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As I write, Iraq is falling. Most of the north of that country has fallen into the hands of insurgents. Whether Baghdad will fall, how the United States will react, these and many other questions are being decided as I write. That the United States has, once again, wasted lives, time and treasure, this is not a question.
How did this happen? Perhaps this is the most important question we are not asking.
Of the nineteen hijackers on 9/11, fifteen were Saudi Arabians, two were from the Emirates, one was Lebanese, and one was from Egypt. Ramzi Yousef and Khalid Sheikh Mohammed , two of the masterminds of 9/11, were from Kuwait. And, of course, Osama bin Laden was a Saudi Arabian. So the United States invaded Iraq, right?
How did this happen?
Oh, yea, and we needed to invade Iraq because Iraq had all those weapons of mass destruction, right? Because Iraq had ties to al-Qaeda, right?
A committee in the House of Representatives in 2004 identified “237 misleading statements about the threat posed by Iraq that were made by President Bush, Vice-President Cheney, Secretary Rumsfeld, Secretary Powell, and National Security Advisor Rice.” That’s 125 appearances consisting of 40 speeches, 26 press conferences and briefings, 53 interviews, four written statements, and two congressional testimonies, all this within months of 9/11. According to that committee, at least 61 separate statements “misrepresented Iraq’s ties to al-Qaeda.” In general, these statements were qualitatively similar to this assertion, made before Congress on 18 September 2002, by Secretary of Defense Donald Rumsfeld. “We do know that the Iraqi regime has chemical and biological weapons. [Saddam Hussein’s] regime has amassed large, clandestine stockpiles of chemical weapons — including VX, sarin, cyclosarin and mustard gas. … His regime has amassed large, clandestine stockpiles of biological weapons—including anthrax and botulism toxin, and possibly smallpox.” On 7 October 2002, President Bush said, “The Iraqi regime . . . possesses and produces chemical and biological weapons. It is seeking nuclear weapons. We know that the regime has produced thousands of tons of chemical agents, including mustard gas, sarin nerve gas, VX nerve gas.”
On 6 July 2003, Joseph Wilson published, in The New York Times, an op-ed entitled “What I Did Not Find In Africa”. That article, combined with the scandal that followed, Plamegate, which involved the firing of his wife, Valerie Plame, from the C. I. A., made clear to the nation, to put it simply, that Iraq posed no threat to the United States and its allies.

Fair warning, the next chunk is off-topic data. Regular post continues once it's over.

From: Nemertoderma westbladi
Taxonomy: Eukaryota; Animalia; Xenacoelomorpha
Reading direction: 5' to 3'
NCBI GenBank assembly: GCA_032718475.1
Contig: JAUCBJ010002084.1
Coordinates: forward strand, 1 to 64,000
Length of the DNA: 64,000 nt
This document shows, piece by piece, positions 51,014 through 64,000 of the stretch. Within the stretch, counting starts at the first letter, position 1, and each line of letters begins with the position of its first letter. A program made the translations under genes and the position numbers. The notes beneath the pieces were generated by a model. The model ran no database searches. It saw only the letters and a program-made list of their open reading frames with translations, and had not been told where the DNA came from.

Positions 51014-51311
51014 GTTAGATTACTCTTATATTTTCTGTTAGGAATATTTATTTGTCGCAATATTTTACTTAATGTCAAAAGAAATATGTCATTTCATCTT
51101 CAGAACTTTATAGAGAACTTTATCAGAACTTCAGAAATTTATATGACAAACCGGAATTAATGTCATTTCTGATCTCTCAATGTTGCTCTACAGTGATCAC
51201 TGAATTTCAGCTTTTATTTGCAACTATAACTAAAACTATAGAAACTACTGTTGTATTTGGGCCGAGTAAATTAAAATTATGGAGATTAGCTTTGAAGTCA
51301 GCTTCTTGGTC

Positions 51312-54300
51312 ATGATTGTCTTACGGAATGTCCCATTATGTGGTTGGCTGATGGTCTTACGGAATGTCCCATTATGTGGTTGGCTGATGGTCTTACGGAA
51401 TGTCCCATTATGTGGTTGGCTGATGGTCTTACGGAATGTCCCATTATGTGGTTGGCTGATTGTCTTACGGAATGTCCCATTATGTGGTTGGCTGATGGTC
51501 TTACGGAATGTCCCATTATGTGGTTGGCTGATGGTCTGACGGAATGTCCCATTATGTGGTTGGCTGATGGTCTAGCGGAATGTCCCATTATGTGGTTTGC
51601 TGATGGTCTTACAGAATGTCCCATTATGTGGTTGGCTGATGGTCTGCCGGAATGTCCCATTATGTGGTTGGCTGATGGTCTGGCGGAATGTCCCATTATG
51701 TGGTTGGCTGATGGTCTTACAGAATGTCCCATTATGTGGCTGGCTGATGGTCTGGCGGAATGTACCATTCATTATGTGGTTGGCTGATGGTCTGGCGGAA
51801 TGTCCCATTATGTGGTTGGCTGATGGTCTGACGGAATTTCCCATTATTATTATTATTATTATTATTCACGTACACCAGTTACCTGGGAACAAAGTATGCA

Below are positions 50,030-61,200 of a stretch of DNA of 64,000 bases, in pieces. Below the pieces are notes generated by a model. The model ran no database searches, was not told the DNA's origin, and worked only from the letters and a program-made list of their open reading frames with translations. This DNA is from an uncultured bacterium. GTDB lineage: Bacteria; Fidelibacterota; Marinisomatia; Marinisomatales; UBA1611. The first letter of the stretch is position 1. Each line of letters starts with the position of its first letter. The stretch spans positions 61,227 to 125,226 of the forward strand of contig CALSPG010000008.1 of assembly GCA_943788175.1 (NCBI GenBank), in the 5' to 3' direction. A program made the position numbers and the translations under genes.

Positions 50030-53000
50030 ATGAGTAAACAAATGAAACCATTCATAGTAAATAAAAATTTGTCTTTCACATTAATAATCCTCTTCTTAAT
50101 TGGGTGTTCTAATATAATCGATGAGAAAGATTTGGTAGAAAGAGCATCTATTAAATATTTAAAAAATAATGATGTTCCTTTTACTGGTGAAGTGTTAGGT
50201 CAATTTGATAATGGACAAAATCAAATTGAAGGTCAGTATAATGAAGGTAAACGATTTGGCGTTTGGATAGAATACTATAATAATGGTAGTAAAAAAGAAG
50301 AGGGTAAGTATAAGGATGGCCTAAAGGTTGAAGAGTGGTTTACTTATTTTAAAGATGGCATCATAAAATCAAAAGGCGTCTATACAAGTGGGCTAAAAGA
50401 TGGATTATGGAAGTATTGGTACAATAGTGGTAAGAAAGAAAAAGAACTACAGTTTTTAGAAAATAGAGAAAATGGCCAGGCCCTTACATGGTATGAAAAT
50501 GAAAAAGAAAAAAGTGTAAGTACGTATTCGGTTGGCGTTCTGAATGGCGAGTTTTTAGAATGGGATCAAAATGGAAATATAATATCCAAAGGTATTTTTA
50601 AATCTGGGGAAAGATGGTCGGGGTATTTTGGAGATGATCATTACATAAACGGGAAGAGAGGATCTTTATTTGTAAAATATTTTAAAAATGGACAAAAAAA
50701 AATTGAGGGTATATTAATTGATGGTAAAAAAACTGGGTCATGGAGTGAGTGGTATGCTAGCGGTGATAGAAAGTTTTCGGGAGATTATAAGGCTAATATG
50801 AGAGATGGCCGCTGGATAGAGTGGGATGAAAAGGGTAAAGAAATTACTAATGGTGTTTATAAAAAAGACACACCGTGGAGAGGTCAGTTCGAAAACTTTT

The lesson here is worth repeating. Following the publication of Joseph Wilson’s article, from that date on, 6 July 2003, it was clear to the nation that Iraq posed no security threat to the U. S. or our allies. Yet men and women died in Iraq. How did this happen?
It is, at present, very easy for the left to blame the right, for the right to blame the left. The problem with this blaming, the problem with this shaming, is that we learn little to nothing from shaming and blaming. So where do we start.
Where we need to start is with mourning the dead. Then we need to mourn our collective inability to reflect.
Not long ago, while I was watching “The Newshour” on P. B. S., I once again paused for that moment when, in silence, they show names and pictures of those who recently died in Iraq. I have grown accustomed to those often stern poses of young folks in uniforms. But sometimes, when the military photo is not available, there is a picture of this kid at a ball game or at a party or some such. But nothing quite prepared me for one photo. A Private First Class in her wedding dress.
Thus the greatest lie of any war – that because “the enemy” has a different language, a different religion, different race, that they are nothing like us. That “the enemy” is never just a kid. That “the enemy”” never wears a wedding dress.
How did this happen?
First, we objectify that person, “the enemy”.
Second, we fail to listen. As just one example, considerable doubts, about Iraq’s weapons of mass destruction, were evident from the beginning.
How did this happen? In many ways, this is an educational problem. And I don’t mean that we need to teach more civics in high school. I mean that, as citizens, we need to take our high school civics lessons, and continue. Our democratic dialogue presumes an informed electorate. It is disturbing, for example, that more folks learn civics from “The Colbert Report” than, say, The New York Times. A recently published study, “Stephen Colbert’s Civics Lesson”, is based on a survey of 1,232 folks. Watching “The Colbert Report” significantly increased the respondent’s actual knowledge of politics. This it did at a greater rate than other news sources. And to think that, in the 1980’s, a friend used to deride what he called someone’s “Time magazine understanding of the world.”
How did this happen? It happened because we let it happen. It happen because we allowed ourselves to see 19 year old Iraqi soldiers as godless terrorists. It happened because the nation linked 9/11 to Iraq, despite the fact that no Iraqis were involved. It happened because we wanted to believe, published evidence notwithstanding, that Iraq possessed weapons of mass destruction. It happened because, in a nation based upon an informed electorate, we refuse to reflect, to ask, quite simply, how did this happen?
— by John Samuel Tieman
This essay was written for Vox Populi.